Once the court has delivered a judgment and the final divorce decree has been signed, both parties are bound to follow all conditions set out in that decree. If either party later decides that any provision in the decree is unacceptable, that person must petition the court for modification. Simply ignoring the disagreeable conditions is not an option, as it puts the violator in contempt of court.
Violations are often a result of feelings of anger or betrayal on the part of the violator, and may be an attempt to control or punish the ex-spouse. Common violations include:
- Non-payment of child support
- Non-compliance with visitation schedule: this can involve the custodial parent refusing visitation to the non-custodial parent, or the failure of the non-custodial parent to return a child home on schedule
- Non-payment of alimony
If your ex-spouse has violated any portion of your final divorce decree, you may file a contempt of court motion, either through your attorney or on your own. If you file yourself, it is your responsibility to ensure that your ex-spouse has been served with the motion and receives notice of the date and time of the hearing.
Even if you choose to handle the contempt action yourself, you should at least consult with a lawyer to be sure you do it right. In addition, you can find sample motions and the exact filing procedures in your local court's family law guidelines regarding divorce.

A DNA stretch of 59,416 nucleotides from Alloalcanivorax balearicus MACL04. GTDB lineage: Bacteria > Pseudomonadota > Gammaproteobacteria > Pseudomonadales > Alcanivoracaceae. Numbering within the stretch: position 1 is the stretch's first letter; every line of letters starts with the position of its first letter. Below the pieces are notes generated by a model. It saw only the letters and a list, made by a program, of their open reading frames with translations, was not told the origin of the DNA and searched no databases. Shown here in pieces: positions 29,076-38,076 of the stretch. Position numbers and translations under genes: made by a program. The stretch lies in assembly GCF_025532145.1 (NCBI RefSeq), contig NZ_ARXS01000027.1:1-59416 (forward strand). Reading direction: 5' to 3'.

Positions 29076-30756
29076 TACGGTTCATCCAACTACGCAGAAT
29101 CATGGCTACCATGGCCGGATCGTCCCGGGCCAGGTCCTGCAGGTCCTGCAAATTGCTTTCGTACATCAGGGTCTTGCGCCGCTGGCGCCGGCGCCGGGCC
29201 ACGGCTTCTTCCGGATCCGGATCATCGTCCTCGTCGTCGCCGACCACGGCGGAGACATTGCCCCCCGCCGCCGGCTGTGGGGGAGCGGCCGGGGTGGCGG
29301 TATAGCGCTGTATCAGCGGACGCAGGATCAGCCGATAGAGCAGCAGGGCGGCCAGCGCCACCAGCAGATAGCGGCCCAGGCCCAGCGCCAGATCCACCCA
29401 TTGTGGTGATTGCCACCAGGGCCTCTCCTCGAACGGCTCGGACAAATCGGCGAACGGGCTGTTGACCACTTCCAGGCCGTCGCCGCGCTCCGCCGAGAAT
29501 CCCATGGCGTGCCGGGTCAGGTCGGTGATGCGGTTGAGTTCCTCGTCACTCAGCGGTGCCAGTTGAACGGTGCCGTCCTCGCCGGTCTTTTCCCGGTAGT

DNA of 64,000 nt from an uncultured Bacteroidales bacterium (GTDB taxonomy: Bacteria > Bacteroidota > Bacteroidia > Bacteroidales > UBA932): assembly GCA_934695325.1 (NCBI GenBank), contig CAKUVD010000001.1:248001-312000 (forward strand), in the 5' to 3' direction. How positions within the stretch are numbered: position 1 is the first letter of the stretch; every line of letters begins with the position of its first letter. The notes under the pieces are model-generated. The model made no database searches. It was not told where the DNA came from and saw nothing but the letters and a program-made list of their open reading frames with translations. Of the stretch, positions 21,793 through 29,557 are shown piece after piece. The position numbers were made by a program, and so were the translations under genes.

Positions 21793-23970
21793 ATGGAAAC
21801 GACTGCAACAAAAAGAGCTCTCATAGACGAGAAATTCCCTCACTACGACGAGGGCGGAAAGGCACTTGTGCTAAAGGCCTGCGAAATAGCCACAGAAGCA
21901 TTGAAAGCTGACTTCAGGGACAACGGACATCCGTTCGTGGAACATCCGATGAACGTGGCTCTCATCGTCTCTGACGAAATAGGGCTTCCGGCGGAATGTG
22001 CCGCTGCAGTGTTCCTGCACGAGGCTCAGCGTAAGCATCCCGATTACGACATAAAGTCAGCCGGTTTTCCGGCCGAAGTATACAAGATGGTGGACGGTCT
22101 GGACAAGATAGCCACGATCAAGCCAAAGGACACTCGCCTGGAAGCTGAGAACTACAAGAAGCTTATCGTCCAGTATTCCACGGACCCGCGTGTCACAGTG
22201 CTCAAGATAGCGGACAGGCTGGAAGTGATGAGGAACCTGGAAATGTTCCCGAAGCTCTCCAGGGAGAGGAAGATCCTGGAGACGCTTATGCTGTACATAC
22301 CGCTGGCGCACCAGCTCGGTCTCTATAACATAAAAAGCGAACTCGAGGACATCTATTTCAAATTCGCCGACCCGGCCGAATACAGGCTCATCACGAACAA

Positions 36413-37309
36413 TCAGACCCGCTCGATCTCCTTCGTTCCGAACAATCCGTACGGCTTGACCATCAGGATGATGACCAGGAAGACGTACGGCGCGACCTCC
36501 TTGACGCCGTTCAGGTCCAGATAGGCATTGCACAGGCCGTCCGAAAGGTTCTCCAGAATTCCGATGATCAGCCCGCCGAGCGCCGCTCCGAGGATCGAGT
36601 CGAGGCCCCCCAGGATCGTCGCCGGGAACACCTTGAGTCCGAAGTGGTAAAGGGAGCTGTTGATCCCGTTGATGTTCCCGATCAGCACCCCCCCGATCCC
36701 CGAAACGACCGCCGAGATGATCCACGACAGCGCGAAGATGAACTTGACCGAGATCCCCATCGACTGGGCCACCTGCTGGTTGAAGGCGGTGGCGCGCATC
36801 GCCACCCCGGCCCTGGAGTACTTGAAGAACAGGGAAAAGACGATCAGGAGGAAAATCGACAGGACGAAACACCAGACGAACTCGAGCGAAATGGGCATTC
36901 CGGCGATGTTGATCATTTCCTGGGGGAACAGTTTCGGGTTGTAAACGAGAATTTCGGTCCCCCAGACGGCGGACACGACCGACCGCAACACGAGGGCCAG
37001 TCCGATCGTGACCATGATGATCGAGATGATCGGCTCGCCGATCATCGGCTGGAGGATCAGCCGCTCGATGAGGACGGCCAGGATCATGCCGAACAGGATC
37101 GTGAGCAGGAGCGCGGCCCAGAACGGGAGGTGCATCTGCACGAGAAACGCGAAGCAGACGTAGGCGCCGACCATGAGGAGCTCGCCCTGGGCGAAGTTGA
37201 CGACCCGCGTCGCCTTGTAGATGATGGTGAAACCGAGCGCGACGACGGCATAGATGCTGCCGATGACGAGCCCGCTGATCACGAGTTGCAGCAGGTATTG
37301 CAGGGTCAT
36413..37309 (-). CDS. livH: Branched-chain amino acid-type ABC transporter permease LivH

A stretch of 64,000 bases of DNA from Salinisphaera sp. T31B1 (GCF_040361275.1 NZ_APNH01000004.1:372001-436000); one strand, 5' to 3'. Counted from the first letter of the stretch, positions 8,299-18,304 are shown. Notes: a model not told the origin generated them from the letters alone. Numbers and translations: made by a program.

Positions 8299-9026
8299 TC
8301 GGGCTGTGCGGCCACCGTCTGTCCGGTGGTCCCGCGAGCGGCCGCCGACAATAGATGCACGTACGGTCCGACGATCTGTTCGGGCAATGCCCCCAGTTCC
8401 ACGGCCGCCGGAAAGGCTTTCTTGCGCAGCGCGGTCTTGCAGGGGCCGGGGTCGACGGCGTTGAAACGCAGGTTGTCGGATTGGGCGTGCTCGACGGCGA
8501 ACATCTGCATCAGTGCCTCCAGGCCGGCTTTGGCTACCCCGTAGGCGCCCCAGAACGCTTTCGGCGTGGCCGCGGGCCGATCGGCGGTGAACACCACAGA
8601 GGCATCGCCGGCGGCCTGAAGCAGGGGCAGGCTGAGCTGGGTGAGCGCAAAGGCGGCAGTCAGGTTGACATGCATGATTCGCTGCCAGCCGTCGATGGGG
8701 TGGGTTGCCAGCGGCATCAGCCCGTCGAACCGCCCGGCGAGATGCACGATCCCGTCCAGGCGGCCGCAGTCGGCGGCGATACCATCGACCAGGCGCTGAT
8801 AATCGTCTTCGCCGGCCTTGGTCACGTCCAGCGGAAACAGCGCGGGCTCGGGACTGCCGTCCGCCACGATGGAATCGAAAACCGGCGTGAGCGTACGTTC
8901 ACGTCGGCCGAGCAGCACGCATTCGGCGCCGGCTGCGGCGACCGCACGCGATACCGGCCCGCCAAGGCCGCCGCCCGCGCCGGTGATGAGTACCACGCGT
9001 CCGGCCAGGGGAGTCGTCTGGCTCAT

Filing the Contempt Motion
In your contempt of court motion, you must indicate exactly what part of the divorce decree your ex violated and how. Provide a complete account of the violation. It is up to you to prove the violation, so make sure you have a strong case. Get any supporting paperwork in order before going to court, and subpoena any witnesses that can support your claims. The court office can help you with subpoenas.
Try to keep your children out of the court proceedings. Not only is it stressful for them to have to speak against one parent in public, but courts do not like to ask them to do so.
The Court's Decision
After hearing all the evidence and arguments from both sides, the judge will determine if your claim is sufficient to hold your ex in contempt of court. If the judgment is in your favor, the judge will issue a written order detailing the contempt order and how it can be resolved. Usually your ex will then have an opportunity to fix the issue, either immediately or within a specified time period. If your ex does not comply, the judge may order jail time until the matter is resolved.
Even if your ex does not comply within the specified time, it may not result in jail time. For example, if a failure to pay child support or alimony is due to job loss, the judge may feel jail time is not warranted, especially if your ex is actively looking for another job. After all, it is difficult to find work from jail.
The goal of a contempt of court motion is not to punish or humiliate your ex-spouse, no matter how much you may want that. The goal is to ensure your ex makes right previous violations of your divorce decree and also understands that you will not tolerate any further violations.